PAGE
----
They all make it home just in time: the rain starts as soon as they step on the porch. Levin asks Agafya where Kitty and Mitya are; Agafya says that they’re still in the woods. As Levin runs to the forest, he thinks he sees them behind an oak tree just as lightning strikes the oak and it falls. He prays over and over that Kitty and the baby were not hit. He goes to Kitty’s normal spot, but she is not there. But then, he sees Kitty and the nanny calling to him from the other end of the wood: the nanny, Kitty, and Mitya are all fine.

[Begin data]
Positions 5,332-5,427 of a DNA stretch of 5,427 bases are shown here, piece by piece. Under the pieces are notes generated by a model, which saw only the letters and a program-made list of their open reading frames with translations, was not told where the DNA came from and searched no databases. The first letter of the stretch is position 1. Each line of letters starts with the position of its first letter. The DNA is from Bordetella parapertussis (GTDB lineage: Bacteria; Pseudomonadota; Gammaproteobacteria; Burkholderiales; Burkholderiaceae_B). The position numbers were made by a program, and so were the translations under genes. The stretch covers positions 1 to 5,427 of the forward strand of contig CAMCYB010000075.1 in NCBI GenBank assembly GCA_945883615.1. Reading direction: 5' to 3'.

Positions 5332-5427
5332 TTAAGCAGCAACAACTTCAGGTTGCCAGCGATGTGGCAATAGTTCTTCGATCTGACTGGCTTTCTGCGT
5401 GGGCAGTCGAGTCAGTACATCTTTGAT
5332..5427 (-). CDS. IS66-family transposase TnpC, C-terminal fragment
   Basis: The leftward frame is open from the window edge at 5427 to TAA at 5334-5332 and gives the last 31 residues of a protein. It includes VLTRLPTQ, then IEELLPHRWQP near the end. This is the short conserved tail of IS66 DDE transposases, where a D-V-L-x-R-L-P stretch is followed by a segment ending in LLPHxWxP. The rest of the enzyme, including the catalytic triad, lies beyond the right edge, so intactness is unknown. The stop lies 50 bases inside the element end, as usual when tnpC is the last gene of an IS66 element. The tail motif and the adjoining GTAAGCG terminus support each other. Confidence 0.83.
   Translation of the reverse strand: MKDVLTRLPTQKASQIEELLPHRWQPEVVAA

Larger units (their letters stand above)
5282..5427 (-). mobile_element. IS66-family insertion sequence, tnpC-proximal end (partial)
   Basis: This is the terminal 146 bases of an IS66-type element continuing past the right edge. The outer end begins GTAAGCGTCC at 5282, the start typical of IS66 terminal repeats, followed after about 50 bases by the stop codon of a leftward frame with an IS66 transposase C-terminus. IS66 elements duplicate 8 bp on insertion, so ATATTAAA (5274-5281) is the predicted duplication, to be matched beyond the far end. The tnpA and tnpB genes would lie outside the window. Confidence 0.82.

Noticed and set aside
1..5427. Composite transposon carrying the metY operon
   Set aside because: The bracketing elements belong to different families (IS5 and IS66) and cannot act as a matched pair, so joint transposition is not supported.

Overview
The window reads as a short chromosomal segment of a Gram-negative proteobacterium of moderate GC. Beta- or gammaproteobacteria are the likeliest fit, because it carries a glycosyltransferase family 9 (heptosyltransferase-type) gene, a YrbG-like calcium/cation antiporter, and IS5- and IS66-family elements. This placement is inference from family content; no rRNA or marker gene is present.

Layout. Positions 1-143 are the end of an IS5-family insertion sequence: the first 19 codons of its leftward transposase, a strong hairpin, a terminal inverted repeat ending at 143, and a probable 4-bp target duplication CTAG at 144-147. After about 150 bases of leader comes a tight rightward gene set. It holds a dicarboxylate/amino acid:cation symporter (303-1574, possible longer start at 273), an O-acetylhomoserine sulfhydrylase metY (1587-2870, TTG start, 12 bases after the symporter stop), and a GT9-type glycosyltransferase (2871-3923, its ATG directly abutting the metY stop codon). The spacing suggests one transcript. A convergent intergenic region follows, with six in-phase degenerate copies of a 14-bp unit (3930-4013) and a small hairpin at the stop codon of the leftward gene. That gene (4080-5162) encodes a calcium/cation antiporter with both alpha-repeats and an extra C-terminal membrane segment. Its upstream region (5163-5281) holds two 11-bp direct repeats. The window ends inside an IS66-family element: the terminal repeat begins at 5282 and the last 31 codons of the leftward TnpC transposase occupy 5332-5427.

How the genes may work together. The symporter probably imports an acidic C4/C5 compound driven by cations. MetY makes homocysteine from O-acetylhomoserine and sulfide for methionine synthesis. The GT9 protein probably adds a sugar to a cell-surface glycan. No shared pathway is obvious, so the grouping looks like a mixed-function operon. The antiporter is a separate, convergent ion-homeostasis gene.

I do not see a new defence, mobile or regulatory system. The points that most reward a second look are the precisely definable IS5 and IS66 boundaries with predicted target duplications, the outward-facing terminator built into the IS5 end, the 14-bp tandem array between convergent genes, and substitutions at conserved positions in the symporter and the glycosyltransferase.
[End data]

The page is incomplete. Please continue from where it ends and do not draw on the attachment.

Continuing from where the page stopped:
The natural world brings a convenient end to the political argument: nothing theoretical is so important as rain, and the storm will not be held off for the sake of philosophy. In the brief moment of crisis when Kitty and Mitya are missing, Levin finds himself instinctively praying to God again; this time, the prayer brings him comfort, not deep self-doubt.